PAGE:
Procedures for Obtaining Board Certification in Clinical Neuropsychology

The ABCN certification process is designed to assess one’s scientific knowledge and clinical skill in the practice of neuropsychology, and to provide external evidence of competence in this area of specialty practice. All qualified individuals are invited to apply for the examination and participate in the maintenance of quality standards for the profession.

An individual seeking board certification in Clinical Neuropsychology proceeds through the following steps:

1. Review Candidate Manual, Review Online Application Instructions, and Download Applications

Applicants should be advised that admission to candidacy through credential review and progression through stages of the ABCN examination process do not constitute any form of credential. Phrases such as ‘board eligible’, ‘ABCN Candidate’, or similar designations must not be used in any written or oral public statement, as this has the potential to mislead the public about certification status.

2. Credential Review

All application materials should be submitted to the ABPP Central Office along with the initial application fee. Application materials are first reviewed by ABPP with regard to the following generic eligibility guidelines:

Generic Requirements
  • A doctoral degree from a program in professional psychology which at the time the degree was granted was accredited by the APA, CPA, or was listed in the publication Doctoral Psychology Programs Meeting Designation Criteria.  Applicants credentialed in the most recent directory of the National Register of Health Service Providers in Psychology, the Canadian Register of Health Service Providers in Psychology, or the Certificate of Professional Qualification in Psychology (CPQ) (ASPPB) qualify as meeting the doctoral degree requirements.
  • Completion of an APA/CPA accredited internship program, or equivalent year of supervised experience.
  • Licensure or Certification. All ABPP candidates in the U.S., its territories or Canada must be licensed as a psychologist for independent practice at the doctoral level in a jurisdiction in the U.S., its territories or Canada.
ABPP grants limited exceptions for doctoral preparation prior to 1983, degrees granted outside the U.S or Canada, formal retraining, substantial equivalents to accreditation requirements, and licensure in jurisdiction of practice for some Federal employees.  

In most cases, ABCN will accept ABPP’s decision regarding program accreditation at the generic level. Questions regarding the adequacy of an applicant’s generic credentials should be directed to the ABPP Central Office.

Specialty Specific Requirements
Once the generic credentials are approved by ABPP, the applicant's materials are forwarded to the ABCN credentials committee to determine eligibility specific to Clinical Neuropsychology. The specialty credential review examines both the content and the process by which the applicant has acquired their foundational knowledge and functional competencies in neuropsychology. As such, candidates are asked to document their didactic and experiential training.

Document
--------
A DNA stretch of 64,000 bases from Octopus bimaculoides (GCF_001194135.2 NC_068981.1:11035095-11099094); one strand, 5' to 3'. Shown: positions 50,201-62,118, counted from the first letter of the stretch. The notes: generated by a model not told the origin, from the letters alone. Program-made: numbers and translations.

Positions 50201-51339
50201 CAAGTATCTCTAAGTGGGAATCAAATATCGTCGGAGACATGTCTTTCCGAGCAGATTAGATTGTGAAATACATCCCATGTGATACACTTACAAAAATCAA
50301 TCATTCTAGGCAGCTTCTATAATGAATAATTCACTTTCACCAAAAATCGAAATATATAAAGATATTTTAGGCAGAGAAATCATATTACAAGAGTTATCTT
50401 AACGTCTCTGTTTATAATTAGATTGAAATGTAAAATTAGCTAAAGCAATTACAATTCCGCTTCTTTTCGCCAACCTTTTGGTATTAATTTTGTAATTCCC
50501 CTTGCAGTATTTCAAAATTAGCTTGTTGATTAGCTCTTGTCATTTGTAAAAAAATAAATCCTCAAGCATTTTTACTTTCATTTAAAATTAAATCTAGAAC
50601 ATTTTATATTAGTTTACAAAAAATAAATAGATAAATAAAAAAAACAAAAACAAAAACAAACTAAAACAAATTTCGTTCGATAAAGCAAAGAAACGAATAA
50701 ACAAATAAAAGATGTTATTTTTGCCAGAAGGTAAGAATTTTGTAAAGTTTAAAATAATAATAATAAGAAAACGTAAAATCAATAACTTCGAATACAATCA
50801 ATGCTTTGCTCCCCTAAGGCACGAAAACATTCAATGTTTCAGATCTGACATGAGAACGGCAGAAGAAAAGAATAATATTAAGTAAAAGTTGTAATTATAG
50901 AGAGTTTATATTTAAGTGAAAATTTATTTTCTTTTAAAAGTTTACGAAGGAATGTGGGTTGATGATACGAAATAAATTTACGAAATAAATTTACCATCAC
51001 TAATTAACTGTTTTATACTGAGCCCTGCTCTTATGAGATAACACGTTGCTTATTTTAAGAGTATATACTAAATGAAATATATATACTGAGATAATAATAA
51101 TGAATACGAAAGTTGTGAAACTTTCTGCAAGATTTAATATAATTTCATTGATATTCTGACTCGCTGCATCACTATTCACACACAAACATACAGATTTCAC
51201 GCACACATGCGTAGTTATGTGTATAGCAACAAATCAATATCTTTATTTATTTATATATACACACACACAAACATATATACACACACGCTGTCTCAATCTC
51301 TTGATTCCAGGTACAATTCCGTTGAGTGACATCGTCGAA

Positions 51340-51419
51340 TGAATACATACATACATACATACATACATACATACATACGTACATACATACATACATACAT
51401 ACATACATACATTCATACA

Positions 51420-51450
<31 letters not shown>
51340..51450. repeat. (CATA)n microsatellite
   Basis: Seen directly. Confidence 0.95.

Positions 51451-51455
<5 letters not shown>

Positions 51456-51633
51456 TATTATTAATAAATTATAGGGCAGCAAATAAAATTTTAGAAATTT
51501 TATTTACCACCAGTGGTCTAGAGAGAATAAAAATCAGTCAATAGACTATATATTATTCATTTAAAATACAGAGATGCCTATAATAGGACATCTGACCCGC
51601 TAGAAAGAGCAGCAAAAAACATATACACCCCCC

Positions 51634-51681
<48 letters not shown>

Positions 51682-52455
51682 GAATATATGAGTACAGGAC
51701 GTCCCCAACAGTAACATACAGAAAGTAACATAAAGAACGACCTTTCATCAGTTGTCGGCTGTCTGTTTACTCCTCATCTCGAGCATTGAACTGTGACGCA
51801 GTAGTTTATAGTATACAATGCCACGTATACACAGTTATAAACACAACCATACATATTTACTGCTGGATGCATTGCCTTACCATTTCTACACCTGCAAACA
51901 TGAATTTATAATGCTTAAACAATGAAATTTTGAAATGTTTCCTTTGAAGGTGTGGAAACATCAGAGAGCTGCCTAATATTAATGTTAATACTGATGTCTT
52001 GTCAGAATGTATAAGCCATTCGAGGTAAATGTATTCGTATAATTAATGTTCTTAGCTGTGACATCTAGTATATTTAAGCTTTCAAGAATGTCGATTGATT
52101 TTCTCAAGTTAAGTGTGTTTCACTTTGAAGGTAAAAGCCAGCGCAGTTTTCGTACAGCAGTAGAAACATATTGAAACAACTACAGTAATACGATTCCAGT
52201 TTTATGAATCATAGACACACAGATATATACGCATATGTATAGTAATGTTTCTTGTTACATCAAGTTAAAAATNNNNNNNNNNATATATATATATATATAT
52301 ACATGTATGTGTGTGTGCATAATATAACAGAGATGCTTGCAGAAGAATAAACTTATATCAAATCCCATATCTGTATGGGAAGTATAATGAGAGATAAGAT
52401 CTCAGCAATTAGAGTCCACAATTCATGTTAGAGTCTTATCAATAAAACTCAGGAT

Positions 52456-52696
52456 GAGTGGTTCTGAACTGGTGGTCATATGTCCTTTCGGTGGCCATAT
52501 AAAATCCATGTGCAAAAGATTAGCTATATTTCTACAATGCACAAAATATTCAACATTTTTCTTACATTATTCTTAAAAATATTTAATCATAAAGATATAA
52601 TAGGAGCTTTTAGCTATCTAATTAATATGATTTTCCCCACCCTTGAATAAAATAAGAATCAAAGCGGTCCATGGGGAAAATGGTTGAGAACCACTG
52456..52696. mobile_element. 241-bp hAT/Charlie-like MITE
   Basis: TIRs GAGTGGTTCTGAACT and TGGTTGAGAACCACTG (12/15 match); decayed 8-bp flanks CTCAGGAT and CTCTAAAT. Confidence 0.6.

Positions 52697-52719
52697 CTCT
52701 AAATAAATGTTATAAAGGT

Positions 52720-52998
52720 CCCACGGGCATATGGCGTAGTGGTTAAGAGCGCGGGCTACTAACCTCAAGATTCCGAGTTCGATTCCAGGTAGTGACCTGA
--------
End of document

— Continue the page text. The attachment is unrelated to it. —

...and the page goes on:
• Didactics must be documented across 8 core knowledge areas that may be obtained through a combination of formal graduate coursework and less formal educational activities (e.g., seminars, brain cutting conferences, specialty rounds, case conferences). The core domains include:
    • Basic neurosciences
    • Functional neuroanatomy
    • Neuropathology
    • Clinical neurology
    • Psychological assessment
    • Clinical neuropsychological assessment
    • Psychopathology
    • Psychological intervention
  • Postdoctoral Training. The mission of ABCN is to promote competence in the practice of clinical neuropsychology. One way in which this is accomplished is by promoting uniformity in training standards. Towards this end, ABCN has endorsed the Houston Conference guidelines for specialty training in Clinical Neuropsychology. With the understanding that training standards have changed significantly over the relatively short period during which clinical neuropsychology has been a specialty, eligibility criteria for postdoctoral training are defined in relation to the criteria in place at the time the candidate obtained training in neuropsychology. As such, ABCN encourages applications from neuropsychologists trained during all eras (including those who completed training prior to the Houston Conference).

    For candidates whose Neuropsychology education and training occurred primarily during their graduate education (including relevant course work, practica, internship and post-doctoral training), eligibility for ABCN is tied to the completion date of their graduate training.